• Wild-harvested meat (like wild rabbit or hare) has the least environmental impact.
  • Chicken and goat meats have relatively less environmental impact compared to beef.
  • Grass-fed and pasture-raised beef have a healthier fat profile compared to conventional grain-fed beef which has higher amounts of omega-3 fatty acids including EPA and DHA.
  • Lean, organic cuts of meat without the skin because an animal’s fatty tissue is where toxins, hormones and antibiotics are stored.
  • Antibiotic-free meats because antibiotic use in farmed animals has contributed to the growth of antibiotic-resistant strains of Salmonella, Campylobacter, and E. coli, which have caused difficult-to-treat human infections.
  • Use these sustainable fish guides to make sure your seafood is ethically sourced.

Is veganism REALLY ethical?

At the heart of ethical veganism is the respect for all living beings. Vegans see all animals as beings that we should respect – NOT as objects to use (food, clothing, entertainment, etc.).

However, “ethical” extends beyond your diet.

Living ethically involves daily intentional actions in other aspects of your lifestyle.

Someone can be on a vegan diet but still be a horrible person in other aspects of animal rights, human rights, sustainability, etc.

So yes, if your intention for going vegan is to live ethically, then veganism can REALLY be ethical. But going vegan is not the only way to help the environment and advocate for your ethical values.

How do you consume ethically & sustainably?

To consume ethically and sustainably means that you intentionally and consistently adjust your eating and purchasing habits to align with your ethical values.

This can mean multiple things for different people depending on which causes they are prioritizing at one time.

To consume ethically & sustainably:

  1. Go through our beginner’s guide to ethical living
  2. Choose ONE ethical value that you want to focus on.

3. Implement the detailed tips & advice that are suggested in the specialized ultimate guide.

Simple Guide To Ethical Food & Eating

  • Set up a recycling container
  • Set up a compost bin for food scraps – start small!
  • Avoid using disposable paper and plastic in the kitchen
  • Eat locally sourced or organic produce and meat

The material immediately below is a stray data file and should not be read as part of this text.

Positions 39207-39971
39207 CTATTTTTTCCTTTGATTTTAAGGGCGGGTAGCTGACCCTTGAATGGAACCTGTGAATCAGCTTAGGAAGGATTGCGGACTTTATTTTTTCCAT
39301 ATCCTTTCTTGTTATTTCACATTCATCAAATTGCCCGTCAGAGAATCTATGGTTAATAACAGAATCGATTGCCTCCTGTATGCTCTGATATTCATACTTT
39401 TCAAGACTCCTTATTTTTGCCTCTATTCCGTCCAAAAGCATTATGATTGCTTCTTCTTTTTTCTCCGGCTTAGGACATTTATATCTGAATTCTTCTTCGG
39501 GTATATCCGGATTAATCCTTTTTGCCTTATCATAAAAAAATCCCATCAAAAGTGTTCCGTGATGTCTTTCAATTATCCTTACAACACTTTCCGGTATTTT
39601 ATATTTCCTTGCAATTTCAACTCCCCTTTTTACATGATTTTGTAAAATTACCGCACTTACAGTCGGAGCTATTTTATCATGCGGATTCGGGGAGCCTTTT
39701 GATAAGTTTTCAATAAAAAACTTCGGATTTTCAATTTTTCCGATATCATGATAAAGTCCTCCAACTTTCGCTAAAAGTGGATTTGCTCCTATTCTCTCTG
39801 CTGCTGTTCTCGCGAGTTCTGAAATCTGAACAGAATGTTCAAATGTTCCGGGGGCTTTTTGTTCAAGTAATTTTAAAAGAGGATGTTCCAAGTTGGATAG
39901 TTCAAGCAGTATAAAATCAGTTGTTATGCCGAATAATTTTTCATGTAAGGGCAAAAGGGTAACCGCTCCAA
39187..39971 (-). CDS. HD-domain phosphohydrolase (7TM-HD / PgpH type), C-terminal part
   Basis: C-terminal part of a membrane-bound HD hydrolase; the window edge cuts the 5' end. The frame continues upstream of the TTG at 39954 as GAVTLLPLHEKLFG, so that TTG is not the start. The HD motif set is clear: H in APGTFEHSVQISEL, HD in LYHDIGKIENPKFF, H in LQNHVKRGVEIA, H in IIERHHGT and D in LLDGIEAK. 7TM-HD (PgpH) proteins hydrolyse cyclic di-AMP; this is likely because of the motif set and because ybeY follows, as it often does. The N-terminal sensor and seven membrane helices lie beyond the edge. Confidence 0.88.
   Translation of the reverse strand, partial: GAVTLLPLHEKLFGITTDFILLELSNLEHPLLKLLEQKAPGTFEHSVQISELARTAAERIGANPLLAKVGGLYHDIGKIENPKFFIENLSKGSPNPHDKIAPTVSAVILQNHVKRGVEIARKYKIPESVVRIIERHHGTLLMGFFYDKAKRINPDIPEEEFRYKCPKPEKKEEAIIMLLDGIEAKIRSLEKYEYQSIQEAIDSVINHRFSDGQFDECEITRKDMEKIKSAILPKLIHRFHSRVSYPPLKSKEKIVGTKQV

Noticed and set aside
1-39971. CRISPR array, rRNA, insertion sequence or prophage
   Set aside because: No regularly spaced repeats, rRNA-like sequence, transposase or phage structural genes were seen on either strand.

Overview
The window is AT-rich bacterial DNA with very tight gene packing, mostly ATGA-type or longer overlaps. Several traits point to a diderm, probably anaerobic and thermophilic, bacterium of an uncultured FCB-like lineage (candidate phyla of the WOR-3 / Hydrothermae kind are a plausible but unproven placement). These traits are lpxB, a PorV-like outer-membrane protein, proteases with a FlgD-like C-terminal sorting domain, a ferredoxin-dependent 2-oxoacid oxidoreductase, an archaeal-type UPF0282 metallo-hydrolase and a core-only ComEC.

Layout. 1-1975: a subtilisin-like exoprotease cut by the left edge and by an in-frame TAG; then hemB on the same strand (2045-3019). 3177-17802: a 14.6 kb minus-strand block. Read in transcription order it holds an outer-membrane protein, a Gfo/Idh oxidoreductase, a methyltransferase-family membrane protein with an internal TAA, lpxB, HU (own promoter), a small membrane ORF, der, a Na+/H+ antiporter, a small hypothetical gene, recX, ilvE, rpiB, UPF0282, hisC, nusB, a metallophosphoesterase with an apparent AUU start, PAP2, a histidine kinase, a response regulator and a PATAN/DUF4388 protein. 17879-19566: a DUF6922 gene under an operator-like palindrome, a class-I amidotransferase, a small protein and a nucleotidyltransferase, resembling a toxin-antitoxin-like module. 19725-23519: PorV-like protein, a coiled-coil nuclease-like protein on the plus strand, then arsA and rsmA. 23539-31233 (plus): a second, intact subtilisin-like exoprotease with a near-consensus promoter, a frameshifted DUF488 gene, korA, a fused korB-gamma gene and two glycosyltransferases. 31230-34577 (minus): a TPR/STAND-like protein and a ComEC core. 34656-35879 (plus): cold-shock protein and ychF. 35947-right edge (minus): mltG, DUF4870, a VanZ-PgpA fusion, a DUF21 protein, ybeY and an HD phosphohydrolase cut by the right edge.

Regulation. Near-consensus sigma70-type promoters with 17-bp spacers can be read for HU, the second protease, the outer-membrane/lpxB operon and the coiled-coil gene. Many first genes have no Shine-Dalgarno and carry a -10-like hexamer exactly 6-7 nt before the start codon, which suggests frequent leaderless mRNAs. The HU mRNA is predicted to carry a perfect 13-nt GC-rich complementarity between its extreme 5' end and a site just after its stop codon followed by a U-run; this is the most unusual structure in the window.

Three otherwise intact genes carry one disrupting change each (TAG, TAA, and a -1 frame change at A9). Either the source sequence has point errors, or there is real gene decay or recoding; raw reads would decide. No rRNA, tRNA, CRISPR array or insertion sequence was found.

• Avoid these 11 unethical foods and food brands
  • Try these more ethical meats
    • Wild-harvested meat (like wild rabbit or hare)
    • Chicken and goat meats
    • Grass-fed and pasture-raised beef
    • Lean, organic cuts of meat without the skin
    • Antibiotic-free meats
  • Use these sustainable fish guides to make sure your seafood is ethically sourced.
  • Eat less meat
  • Eat less animal products
    • Why? Well, even if you’re not particularly concerned by animal welfare, animal agriculture is a major pollutant. So, eating less animal products is an easy way to lower your carbon footprint.
  • Try to grow your own produce at home!
    • Lettuce, winter greens, green beans, spinach, yellow summer squash, cucumbers, root vegetables (like radishes and carrots), bell peppers and tomatoes are all considered easier crops to grow at home even if you are a beginner.
  • Buy groceries from ethical marketplaces. We have a big list in our ethical living resource directory.
  • Check the ethical credentials of companies before you buy
  • If you can’t find information about a company, try asking them via Twitter.
  • Try to buy organic & fair trade
  • Try to buy in bulk with your own containers or buy the largest portion of food so that there is less total waste
  • Use your own bags at the shops for bread and produce so that you use less plastic bags
  • Try to buy your food from local farmers markets. It’s often cheaper, zero waste and organic, too!
  • Try to buy from a local Community Supported Agriculture crop-share. It’s like a subscription box from your local farmers. Find a crop-share near you.
  • Try to buy your produce seasonally to keep your carbon footprint down. It’s cheaper, too!
  • If you have surplus food or are in need of food, you can join food sharing groups on Freecycle or on the Olio app
  • Buy loose coffee beans and loose leaf tea instead of pods and bags
  • Use reusable water bottles and cutlery to avoid waste on the go
  • Check the ‘use by’ dates (not the ‘best before’ dates)
  • If you don’t want something, consider selling or donating it
  • Offset your carbon footprint with Carbon Fund
  • Before you buy anything, take 5-7 days to consider if you really need it
  • Consume less so that you can afford more ethical buying because ethical products can still be pretty expensive

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Food is a necessity. This is an in-depth guide on how to make eating food ethical, sustainable, nutritious, AND delicious! #ethicalfood #veganism #ethicalmeats

SOURCES: Artisan Stone, Food Is Power, Fresh n Lean, Sustainable Table, The Conscious Dietician (1), The Conscious Dietician (2), Animal Ethics, Skills You Need, Morning Chores